Big Bay life in 1922
MARQUETTE — Erwin Hedrick moved to Big Bay in 1922 to work at the bowling pin mill owned by J. B. Deutsch. His surviving letters to his mother in Grand Rapids, Michigan are from March through May of 1922, plus one from a return visit in 1924. It appears he went to work at the mill for three months in order to gain weight and become healthier. He also traveled around the county to see some of the sights.
He recounts basic information about Big Bay from Polk’s Gazetteer- a population of 1,000, Catholic and Methodist churches, a motion picture theatre, express and telephone connection, and a hospital. Jay B. Deutsch was the postmaster, owner of Bay Cliffs Stock Farm, and president and manager of Lake Independence Lumber and Northern Timber Corp.
Erwin recalls his work at the mill: “I started working today in the pin mill. This company makes most of the bowling pins (ten pins) used in the U.S. Hard maple which grows just north of here makes the best pins. I am only doing this temporarily. Today I sealed up the fibre [sic] board boxes in which the pins are packed, ten in a box. I also put the boxes in stock ready for shipping. Rising at 5:30 this am, I dressed and went up to Tompkins’ for breakfast (that’s the private family with whom I will room as soon as they move into a larger house across the road.)”
Mr. Tompkins was the foreman at the shingle mill. Erwin worked a ten hour day starting at 6:30, had a one hour lunch break, and then continued until 5:30. He did tally work, but “As far as real work is concerned I haven’t done any since I’m here.”
Mrs. Tompkins ran a boarding house where Erwin stayed. He paid $9.00 per week for room and meals. “My wages just nicely cover that and a few incidentals.”
He reports on his weight gain, going to a chiropractor and joining the Big Bay Athletic Club. On March 29 he reports his activity at the club: “Listened in on the radio phone and heard a dance orchestra playing a lively number in Detroit. That radio phone is really a wonderful step forward. Then played 2 games of pool, winning both.” After three weeks he had gained 7 pounds.
The radio phone he writes about was an early version of a broadcast radio (which began in 1920). He explains that with the wireless telephone two or three people can listen to concerts with attachments. The club planned to get a “horn” or speaker so everyone in the room could listen. The club was one of the few places for activities at the end of the day.
The club seems more like a social club than a place for physical activity. However, he did take hikes around the area. On his first week, he walked to the bay with Milton Tompkins and they took pictures. After dinner they walked in the woods to a skunk farm which also raised foxes, presumably for the fur market.
Some of the letters detail trips around the county. He rode to Marquette on several weekends. His April 18 letter explains one short trip: “After dinner Rev. Roepke, three young girls my age and myself [sic] drove 10 miles east to Green Garden. They have a pretty red brick church there and Rev. R. held services at 2 in German. I have placed an order for 1 gal. Pure Maple Syrup to be sent by Peter White Sand Co ($3.50). You can get more if you like it.”
He uses a camera on his sightseeing and also takes several long hikes in the area. One warm Sunday in late April, they hiked to Ives Lake.
“Our last snow storm was last Wednesday and since then is has cleared considerably. Today was wonderful, very bright sunshine, blue sky and quite warm. Right after breakfast this morning, about 8:30, you could have seen hiking parties starting out in every direction. Milton Tompkins and I hit the trail north. Each of us had a camera, and dressed only in wool shirt and sweater; even then it was very hot sometimes.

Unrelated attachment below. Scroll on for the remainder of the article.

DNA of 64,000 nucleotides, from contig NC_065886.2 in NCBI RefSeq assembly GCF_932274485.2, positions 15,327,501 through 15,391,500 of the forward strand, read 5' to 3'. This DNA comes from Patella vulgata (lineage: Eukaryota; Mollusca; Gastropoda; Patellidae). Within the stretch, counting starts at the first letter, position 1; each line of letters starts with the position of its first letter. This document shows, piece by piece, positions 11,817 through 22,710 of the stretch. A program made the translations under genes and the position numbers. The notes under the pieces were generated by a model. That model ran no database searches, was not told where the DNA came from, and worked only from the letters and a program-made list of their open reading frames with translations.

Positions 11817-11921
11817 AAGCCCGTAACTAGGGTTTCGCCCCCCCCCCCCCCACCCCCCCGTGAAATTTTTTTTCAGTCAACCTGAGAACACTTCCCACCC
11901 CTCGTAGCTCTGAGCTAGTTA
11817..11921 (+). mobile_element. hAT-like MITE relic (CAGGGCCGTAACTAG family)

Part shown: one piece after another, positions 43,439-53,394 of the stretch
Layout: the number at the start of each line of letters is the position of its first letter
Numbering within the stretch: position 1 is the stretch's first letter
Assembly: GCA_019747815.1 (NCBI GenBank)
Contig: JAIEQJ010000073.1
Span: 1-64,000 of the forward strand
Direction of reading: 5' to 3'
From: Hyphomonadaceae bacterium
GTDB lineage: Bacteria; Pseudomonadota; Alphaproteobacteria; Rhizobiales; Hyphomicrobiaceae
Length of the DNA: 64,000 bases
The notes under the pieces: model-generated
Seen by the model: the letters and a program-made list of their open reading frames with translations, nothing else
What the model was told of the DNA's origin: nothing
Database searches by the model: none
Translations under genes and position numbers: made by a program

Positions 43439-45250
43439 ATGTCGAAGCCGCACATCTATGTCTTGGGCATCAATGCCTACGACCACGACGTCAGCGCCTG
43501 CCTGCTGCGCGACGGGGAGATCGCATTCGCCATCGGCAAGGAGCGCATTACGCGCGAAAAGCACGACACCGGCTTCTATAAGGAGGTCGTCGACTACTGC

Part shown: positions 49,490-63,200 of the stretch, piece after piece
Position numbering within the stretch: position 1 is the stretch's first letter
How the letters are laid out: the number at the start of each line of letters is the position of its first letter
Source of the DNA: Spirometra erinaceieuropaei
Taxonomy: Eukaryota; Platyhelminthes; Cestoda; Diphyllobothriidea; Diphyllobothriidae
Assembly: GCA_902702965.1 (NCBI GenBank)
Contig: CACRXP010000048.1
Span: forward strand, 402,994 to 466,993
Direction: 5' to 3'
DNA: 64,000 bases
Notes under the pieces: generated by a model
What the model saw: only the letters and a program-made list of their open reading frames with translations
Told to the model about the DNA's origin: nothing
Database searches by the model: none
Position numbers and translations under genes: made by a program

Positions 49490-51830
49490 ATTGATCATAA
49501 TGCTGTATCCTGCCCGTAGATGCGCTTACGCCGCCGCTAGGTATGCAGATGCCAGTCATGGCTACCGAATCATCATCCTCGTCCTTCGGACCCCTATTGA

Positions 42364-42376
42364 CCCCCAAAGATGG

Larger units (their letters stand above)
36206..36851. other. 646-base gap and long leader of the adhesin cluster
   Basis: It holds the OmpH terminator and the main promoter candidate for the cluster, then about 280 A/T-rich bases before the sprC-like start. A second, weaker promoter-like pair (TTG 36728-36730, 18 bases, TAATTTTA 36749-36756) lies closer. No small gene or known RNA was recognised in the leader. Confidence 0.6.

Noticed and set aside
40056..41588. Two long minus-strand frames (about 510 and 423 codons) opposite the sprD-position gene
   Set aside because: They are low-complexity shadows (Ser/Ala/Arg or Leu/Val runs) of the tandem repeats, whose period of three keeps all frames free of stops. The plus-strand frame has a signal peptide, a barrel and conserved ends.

“Our destination was J.M. Longyear’s Estate, Ives Lake Farm. It is approximately 8 miles from the Bay; we arrived there in time for dinner. The country is most beautiful. In the distance a chain of high hills, the foot of which are thickly covered with Norway and Jack Pine, Spruce and Balsam. Coming closer to the hills or (mountains) you find they are solid rock…The road winds around the lake to the farm. We were just going around the lake when we saw in the clearing seven deer that came out of the woods. That was a very pretty sight, and their white tails are so big, they look like a flab. We had dinner at the farm and started back about two, reaching the Bay in time for supper.
“I must tell you they had a very tame fawn right around the buildings; they call him Billy. Billy came right up to me and I could pet him like a dog. He stood about 3 ft. He licked my hand and wanted to be friendly…..All told I saw 21 deer on the hike today. Although they are free and supposed to be wild, they seemed not afraid, but stood and looked at us from a distance.”
Letters between him and his mother went back and forth several times per week. Mail traveled from Grand Rapids to Big Bay in two days, but took three days to get to Grand Rapids, because the train from Marquette to St. Ignace left Marquette before the Big Bay mail arrived. Other friends and family also wrote or mailed him items. His mother often sent fruit, candy and other items, including a cake as noted in his letter on Sunday May 14, 1922: Your letter of Tuesday reached me on Friday, and the box too. The angel food is simply wonderful. And how well it kept. When I opened the box it looked just as nice as when it left home, only a little frosting had crumbled off.
Erwin appears to have only stayed in Big Bay for a few months in the spring of 1922 before returning to Grand Rapids where he found a job in a tannery with his father, working his way up to assistant manager before becoming an investment broker. He died in January 1983 at the age of 80.